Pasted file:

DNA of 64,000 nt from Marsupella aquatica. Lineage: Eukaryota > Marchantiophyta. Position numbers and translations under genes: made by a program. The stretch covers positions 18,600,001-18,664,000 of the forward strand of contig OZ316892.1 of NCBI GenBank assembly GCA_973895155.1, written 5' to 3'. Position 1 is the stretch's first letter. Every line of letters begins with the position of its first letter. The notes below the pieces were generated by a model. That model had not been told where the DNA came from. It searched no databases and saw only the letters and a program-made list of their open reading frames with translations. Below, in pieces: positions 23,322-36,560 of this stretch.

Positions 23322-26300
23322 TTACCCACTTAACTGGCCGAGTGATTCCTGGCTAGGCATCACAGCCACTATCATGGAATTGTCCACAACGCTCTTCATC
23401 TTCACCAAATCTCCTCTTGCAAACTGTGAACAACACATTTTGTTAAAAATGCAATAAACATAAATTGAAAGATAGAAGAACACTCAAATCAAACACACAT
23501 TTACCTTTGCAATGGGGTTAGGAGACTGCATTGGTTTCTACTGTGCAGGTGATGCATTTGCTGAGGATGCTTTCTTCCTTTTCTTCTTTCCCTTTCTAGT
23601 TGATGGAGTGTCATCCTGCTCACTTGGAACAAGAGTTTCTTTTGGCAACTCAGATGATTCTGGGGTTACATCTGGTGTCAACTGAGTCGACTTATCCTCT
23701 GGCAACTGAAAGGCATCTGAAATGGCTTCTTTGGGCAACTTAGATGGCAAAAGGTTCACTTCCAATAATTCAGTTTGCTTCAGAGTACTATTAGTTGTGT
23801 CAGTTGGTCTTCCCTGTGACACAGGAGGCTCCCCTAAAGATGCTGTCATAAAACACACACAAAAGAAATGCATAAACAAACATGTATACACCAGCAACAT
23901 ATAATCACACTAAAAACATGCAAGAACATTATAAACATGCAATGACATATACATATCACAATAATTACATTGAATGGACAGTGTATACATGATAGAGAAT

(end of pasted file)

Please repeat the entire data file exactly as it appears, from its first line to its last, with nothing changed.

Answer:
DNA of 64,000 nt from Marsupella aquatica. Lineage: Eukaryota > Marchantiophyta. Position numbers and translations under genes: made by a program. The stretch covers positions 18,600,001-18,664,000 of the forward strand of contig OZ316892.1 of NCBI GenBank assembly GCA_973895155.1, written 5' to 3'. Position 1 is the stretch's first letter. Every line of letters begins with the position of its first letter. The notes below the pieces were generated by a model. That model had not been told where the DNA came from. It searched no databases and saw only the letters and a program-made list of their open reading frames with translations. Below, in pieces: positions 23,322-36,560 of this stretch.

Positions 23322-26300
23322 TTACCCACTTAACTGGCCGAGTGATTCCTGGCTAGGCATCACAGCCACTATCATGGAATTGTCCACAACGCTCTTCATC
23401 TTCACCAAATCTCCTCTTGCAAACTGTGAACAACACATTTTGTTAAAAATGCAATAAACATAAATTGAAAGATAGAAGAACACTCAAATCAAACACACAT
23501 TTACCTTTGCAATGGGGTTAGGAGACTGCATTGGTTTCTACTGTGCAGGTGATGCATTTGCTGAGGATGCTTTCTTCCTTTTCTTCTTTCCCTTTCTAGT
23601 TGATGGAGTGTCATCCTGCTCACTTGGAACAAGAGTTTCTTTTGGCAACTCAGATGATTCTGGGGTTACATCTGGTGTCAACTGAGTCGACTTATCCTCT
23701 GGCAACTGAAAGGCATCTGAAATGGCTTCTTTGGGCAACTTAGATGGCAAAAGGTTCACTTCCAATAATTCAGTTTGCTTCAGAGTACTATTAGTTGTGT
23801 CAGTTGGTCTTCCCTGTGACACAGGAGGCTCCCCTAAAGATGCTGTCATAAAACACACACAAAAGAAATGCATAAACAAACATGTATACACCAGCAACAT
23901 ATAATCACACTAAAAACATGCAAGAACATTATAAACATGCAATGACATATACATATCACAATAATTACATTGAATGGACAGTGTATACATGATAGAGAAT